They said on the radio, that the Kiev medical institute moved to Chelyabinsk. As it happens, Chelyabinsk is 300 km away from Kustanai, one night of travelling. It was announced that they’re accepting new students. I was taking my language exam in the middle of a bombardment. So I am sitting across from the teacher, and she is asking me a question, and at the same time BAM-BAM-BAM! -- bombardment, and we both duck under the desk. We’re crouching under the desk, and in the meantime I am thinking about the answer. Then we hear the all-clear. We get out, and I give her the answer. Next question. Again we hear the alarm. Again we get under the desk. And this is how I passed the language exam.
There were three exams. I passed two of them, came to sit the third, history of the [communist] party, and saw a note saying the exam is canceled, because the professor left for the front lines.
Then we returned to Kiev. The ground was covered with half meter thick layer of sunflower seed shells, because that was the only accessible food that kept people alive. My father was left crippled after a war injury. My mother found work as an accountant. She was hired only on a condition that she would bring her own chair.
The Stalinist times were the most difficult of times, when every day someone was arrested in our building. Absolutely innocent people. Of course, we were very afraid for dad. He was in a prominent job and would stay until 3 am there, because there was a directive that Joseph Vissarionovitch [Stalin] could call at night, and someone should be there. And so he would be at work until 3 am, and mom and I stayed by the window and waited to see whether he would come back or not…
My father, despite being an intelligent person, for some reason decided to write Stalin a letter: “Joseph Vissarionovitch, you’re being lied to, it’s all a lie. In general, the country is going to …” At that time he suffered a heart attack, so he asked mom to send it for him, but we read it, tore it up and didn't mail anywhere. The times very extremely difficult.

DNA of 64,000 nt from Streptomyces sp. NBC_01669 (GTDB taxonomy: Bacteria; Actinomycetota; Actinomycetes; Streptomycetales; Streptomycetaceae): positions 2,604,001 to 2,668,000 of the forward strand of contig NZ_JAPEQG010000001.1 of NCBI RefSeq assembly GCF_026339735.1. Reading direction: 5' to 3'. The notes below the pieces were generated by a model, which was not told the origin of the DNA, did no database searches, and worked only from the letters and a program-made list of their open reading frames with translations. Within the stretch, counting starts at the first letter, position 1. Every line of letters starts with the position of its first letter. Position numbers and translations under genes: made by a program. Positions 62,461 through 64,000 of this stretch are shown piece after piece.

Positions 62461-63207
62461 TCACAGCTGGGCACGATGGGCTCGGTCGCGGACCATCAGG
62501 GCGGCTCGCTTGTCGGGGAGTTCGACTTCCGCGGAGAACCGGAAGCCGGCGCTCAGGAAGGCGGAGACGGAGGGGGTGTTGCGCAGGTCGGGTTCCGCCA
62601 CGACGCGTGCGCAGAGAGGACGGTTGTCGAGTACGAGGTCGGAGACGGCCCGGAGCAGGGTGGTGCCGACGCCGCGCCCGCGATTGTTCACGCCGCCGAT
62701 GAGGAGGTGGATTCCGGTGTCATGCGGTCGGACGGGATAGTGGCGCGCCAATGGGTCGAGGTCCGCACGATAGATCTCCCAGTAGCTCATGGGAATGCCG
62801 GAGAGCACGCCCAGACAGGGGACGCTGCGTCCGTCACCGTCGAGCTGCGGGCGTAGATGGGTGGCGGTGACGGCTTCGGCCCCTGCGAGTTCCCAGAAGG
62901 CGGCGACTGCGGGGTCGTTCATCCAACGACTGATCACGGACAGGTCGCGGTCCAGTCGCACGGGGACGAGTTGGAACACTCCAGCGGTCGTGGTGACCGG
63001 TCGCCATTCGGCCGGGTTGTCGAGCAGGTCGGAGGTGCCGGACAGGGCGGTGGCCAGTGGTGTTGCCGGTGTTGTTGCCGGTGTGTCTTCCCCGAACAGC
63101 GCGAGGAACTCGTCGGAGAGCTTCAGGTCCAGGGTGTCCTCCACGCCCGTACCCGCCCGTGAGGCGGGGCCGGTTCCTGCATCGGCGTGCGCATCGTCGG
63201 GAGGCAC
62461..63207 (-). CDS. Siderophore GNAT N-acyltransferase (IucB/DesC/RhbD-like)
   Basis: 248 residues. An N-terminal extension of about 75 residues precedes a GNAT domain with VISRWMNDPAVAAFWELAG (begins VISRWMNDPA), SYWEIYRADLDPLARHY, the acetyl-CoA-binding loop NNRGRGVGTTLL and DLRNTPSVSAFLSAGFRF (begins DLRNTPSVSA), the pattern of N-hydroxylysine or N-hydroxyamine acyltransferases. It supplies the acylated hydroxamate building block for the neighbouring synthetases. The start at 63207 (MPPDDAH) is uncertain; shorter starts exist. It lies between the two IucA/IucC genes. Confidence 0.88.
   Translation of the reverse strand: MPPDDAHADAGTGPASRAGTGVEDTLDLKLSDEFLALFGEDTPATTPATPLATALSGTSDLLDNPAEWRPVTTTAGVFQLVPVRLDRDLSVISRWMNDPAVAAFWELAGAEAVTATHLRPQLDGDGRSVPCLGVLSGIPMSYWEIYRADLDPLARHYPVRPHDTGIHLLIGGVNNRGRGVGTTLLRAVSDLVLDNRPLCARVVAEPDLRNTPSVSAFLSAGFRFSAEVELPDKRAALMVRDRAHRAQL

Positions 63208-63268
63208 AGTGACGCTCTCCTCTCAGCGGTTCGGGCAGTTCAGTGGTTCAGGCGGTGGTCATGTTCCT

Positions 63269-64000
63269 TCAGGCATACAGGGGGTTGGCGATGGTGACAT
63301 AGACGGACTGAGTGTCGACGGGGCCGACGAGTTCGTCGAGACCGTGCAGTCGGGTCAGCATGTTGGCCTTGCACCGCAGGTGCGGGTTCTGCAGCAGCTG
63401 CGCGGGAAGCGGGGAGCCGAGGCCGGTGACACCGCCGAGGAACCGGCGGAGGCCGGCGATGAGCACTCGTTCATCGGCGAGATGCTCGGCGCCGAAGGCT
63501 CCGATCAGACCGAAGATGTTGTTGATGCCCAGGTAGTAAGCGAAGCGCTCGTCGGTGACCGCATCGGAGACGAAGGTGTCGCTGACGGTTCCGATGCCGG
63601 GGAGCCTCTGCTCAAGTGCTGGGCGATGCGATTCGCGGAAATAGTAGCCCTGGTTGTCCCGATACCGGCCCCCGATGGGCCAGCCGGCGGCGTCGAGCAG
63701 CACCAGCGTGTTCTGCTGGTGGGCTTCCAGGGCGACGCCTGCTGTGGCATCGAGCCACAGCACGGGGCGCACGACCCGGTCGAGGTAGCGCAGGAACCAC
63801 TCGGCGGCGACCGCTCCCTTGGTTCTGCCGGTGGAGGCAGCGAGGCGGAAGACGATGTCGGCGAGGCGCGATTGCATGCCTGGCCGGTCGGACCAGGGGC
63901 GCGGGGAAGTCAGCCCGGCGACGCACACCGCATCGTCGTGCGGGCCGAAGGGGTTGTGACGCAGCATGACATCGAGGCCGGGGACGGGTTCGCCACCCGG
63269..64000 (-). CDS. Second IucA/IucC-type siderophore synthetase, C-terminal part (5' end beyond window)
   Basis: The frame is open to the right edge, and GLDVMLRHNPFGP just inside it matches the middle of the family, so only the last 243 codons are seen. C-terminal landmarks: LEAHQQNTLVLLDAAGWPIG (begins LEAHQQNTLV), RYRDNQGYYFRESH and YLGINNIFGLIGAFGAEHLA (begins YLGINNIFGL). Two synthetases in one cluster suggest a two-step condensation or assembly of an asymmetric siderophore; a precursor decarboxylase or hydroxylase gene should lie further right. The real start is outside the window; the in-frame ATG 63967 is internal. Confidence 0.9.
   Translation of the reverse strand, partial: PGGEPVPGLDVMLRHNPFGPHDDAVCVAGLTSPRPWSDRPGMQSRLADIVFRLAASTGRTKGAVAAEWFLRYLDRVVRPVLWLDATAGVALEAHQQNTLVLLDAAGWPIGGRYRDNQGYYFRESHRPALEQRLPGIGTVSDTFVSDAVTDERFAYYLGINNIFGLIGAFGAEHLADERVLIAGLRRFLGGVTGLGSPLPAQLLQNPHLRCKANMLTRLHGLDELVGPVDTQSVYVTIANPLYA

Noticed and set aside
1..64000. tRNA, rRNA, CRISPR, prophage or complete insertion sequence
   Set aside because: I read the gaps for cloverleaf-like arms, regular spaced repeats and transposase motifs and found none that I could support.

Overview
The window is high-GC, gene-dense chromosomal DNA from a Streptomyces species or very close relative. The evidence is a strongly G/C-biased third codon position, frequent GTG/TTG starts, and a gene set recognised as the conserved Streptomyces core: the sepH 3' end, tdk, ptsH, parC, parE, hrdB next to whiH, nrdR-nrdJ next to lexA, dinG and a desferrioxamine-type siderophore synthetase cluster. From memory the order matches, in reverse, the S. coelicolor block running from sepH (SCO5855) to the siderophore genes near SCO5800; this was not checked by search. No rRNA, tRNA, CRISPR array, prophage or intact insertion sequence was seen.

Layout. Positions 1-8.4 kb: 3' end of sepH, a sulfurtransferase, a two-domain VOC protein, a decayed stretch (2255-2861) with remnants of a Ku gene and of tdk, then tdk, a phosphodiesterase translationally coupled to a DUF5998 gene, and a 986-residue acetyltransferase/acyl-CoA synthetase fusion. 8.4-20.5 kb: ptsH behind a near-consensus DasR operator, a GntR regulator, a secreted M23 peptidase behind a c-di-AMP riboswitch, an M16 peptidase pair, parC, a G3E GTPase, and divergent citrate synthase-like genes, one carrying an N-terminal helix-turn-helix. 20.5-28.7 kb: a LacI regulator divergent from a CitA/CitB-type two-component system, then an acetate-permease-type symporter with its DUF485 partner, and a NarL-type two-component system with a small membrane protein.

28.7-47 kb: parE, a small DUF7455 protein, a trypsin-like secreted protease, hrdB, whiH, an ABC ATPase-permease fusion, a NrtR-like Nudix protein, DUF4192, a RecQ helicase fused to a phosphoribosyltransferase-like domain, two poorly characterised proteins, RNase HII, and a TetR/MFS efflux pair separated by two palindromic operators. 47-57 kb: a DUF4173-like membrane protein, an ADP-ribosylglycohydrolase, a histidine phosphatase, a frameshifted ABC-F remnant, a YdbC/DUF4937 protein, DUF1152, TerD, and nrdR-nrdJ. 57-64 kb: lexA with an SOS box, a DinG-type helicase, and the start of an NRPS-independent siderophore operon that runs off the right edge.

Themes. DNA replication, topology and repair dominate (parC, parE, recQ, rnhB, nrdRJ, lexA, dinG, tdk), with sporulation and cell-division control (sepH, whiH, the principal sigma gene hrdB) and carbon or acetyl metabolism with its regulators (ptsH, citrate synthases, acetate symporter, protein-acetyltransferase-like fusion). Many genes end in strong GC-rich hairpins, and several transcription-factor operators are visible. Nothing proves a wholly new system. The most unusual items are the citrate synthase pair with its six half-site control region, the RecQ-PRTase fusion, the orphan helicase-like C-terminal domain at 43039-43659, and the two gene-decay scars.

My husband didn't believe this, he thought that Stalin was as pure as snow. When Stalin died, he wouldn't take his mourning sleeve crepe off for three weeks and wouldn't let anyone throw away newspapers with obituaries.
I remember listening to his [Stalin’s] radio addresses in school. There was one time he was supposed to speak on the radio, and all the activists [heads of various school organizations] gathered in the Pioneer room and waited for the address to start. In the meanwhile, the secretary of the school’s Komsomol organization calls me into his office and says, “Shura, write down your impressions from comrade Stalin’s address that you heard.” I told him, “How can I do that? I haven’t heard it yet, we’re still waiting for the address!” -- “Don’t you know what your impression would be? Write it down in the best possible light.” I was so shocked, I bolted outside and ran because of this obvious lie. I couldn’t come to terms with it. I was running out on the streets in terror. How is it possible? I haven’t heard it, and they’re demanding I write down my impressions!
I finished Medical Institute and went to work at a hospital for war veterans, in the department of restorative surgery. When the Doctor-poisoners’ plot [a witch hunt on “cosmopolitan” Jewish doctors] started, my scientific adviser, Dr. Babitch, was fired and stripped of his professorship. A commission came to our hospital and worked for a month. They summoned all the non-Jews and asked them all the same question, “Whom can you name who was in Babitch’s cohort?” I was one of the seventeen doctors who were fired. I was jobless for half a year. [Then] the head of the hospital called me and said, “I can’t accept you back to work, as you’re culpable by court’s orders, but we have a doctor who is on a maternity leave. Come in on temporary basis.” I came as a temp and stayed there, worked there until my retirement.
Translation from Russian by Betty Abelev